Kushner says Kardashian played a key role in securing Johnson's release and that she "knew the details [of the case] backward and forward."
One of the more unexpected things that came out of the Trump administration was the moment he worked alongside Kim Kardashian to free a woman who'd served already 21 years of a life sentence for a nonviolent drug offense.
The story quickly drew national attention over a photo of Kardashian in the White House and some skepticism as to why a reality television star who'd yet to pass the bar was the one to convince the president of the United States to free Alice Johnson.
As it turns out, Kardashian was only a piece of the puzzle, according to Jared Kushner, albeit a very key piece. In an except from his upcoming book, "Breaking History: A White House Memoir," shared with People, Kushner detailed how it happened.
According to the book, Kardashian actually reached out first to Kushner's wife, Ivanka Trump, about the case back in 2017. It was from there that Ivanka handed it off to her husband who was compelled much like Kardashian with Johnson's story.
Not only was she incarcerated for a nonviolent drug offense, but according to Kushner she'd made huge changes in her life during those 21 years behind bars, including becoming an ordained minister, mentoring inmates.
Kushner said it was his decision to bring Johnson's case to Trump because the president had expressed that he was supportive of an interested in criminal justice reform. He said he vetted Johnson's file with Kardashian in May 2018 before presenting it to Trump.
Calling her sentence "unfair" to Trump, Kushner said he was met with resistance from White House counsel Don McGahn. According to Kushner, McGahn referred to Johnson as the "kingpin" of the entire drug operation she was busted for her involvement in.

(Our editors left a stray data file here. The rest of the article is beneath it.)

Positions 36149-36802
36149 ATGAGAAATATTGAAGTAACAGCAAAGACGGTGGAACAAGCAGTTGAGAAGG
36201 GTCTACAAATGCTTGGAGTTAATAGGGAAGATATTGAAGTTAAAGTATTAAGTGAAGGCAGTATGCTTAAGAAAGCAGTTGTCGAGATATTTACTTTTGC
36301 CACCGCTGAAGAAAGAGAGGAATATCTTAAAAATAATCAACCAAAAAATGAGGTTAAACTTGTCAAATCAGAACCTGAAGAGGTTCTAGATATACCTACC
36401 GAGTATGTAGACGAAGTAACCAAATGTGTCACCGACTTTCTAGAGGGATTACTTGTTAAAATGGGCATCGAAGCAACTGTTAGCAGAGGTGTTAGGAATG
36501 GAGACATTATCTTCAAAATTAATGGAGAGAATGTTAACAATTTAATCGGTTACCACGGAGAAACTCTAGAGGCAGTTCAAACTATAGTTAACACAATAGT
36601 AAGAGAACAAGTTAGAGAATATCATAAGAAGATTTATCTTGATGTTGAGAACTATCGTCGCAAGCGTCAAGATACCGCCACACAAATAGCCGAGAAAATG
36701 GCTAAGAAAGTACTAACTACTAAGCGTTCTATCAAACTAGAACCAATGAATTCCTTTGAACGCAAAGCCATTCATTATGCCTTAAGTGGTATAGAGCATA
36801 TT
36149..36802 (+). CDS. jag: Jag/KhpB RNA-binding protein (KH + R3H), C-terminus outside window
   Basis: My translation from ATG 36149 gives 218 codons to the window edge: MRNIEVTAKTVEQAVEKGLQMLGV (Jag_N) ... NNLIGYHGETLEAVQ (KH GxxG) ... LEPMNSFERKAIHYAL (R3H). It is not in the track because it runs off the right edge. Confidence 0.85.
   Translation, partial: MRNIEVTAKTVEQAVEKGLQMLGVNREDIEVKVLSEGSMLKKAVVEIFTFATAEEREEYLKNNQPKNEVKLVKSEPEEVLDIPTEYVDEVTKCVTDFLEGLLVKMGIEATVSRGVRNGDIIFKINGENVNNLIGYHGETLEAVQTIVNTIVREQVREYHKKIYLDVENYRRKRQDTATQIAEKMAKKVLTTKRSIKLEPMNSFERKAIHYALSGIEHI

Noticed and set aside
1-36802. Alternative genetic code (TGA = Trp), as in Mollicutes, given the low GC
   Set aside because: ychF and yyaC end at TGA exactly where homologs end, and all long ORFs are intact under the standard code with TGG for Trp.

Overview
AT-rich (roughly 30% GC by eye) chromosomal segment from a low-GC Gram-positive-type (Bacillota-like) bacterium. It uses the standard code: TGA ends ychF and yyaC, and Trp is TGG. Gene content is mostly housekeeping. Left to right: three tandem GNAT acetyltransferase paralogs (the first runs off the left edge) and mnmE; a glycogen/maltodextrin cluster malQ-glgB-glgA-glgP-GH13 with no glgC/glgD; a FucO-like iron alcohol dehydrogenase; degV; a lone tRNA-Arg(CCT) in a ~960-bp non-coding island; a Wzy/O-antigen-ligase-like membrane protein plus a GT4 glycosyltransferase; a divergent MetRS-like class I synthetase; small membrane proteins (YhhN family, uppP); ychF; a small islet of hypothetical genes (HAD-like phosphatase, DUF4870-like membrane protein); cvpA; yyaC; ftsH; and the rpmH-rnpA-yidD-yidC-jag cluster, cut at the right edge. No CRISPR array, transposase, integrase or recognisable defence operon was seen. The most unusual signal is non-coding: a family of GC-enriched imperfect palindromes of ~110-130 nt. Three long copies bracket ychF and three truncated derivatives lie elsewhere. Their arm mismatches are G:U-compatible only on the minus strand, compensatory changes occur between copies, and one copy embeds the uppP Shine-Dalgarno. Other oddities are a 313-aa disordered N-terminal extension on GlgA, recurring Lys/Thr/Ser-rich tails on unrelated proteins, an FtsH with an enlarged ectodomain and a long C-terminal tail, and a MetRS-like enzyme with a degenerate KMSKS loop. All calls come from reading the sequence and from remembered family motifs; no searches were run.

And so, that's when Kushner decided to bring in Kardashian. "She gracefully presented Alice's case to the president. She knew the details backward and forward," Kushner wrote in his book.
While some on social media were speculating that perhaps Trump was enamored with Kardashian and that's why he granted Johnson clemency, Kushner suggests that it was McGahn who was "starstruck" by "The Kardashians" star.
Kushner asserts that McGahn didn't go in all that hard with counter-arguments to Kardashian's statements. He then claims that McGahn was the reason people were speculating Trump pardoned Johnson because it was Kardashian who made the appeal, saying that McGahn leaked "falsehoods" to the media. Kushner alleges that McGahn was seeking to undermine Kardashians well-researched, well-argued presentation.
Nevertheless, "Two days later, [Trump] called me early in the morning and said, 'Let's do the pardon. Let's hope Alice doesn't go out and kill anyone!'" Kushner wrote.
Kushner wrote of Johnson's contagious joy and raw emotion upon being reunited with her family, saying it impacted Trump, as well. "The president called me afterward," Kushner wrote. "'Jared, that is one of the most beautiful things I have ever seen. I've been around for a long time, and that was beautiful.'"
It's cases like Johnson's that have spurred Kardashian's continued interest in criminal justice reform, and pursuing a legal career of her own. She passed California's baby bar exam in December 2021 and continues to work toward passing the full bar and being able to work as an attorney.
Jared Kushner's "Breaking History: A White House Memoir" will be available beginning August 23.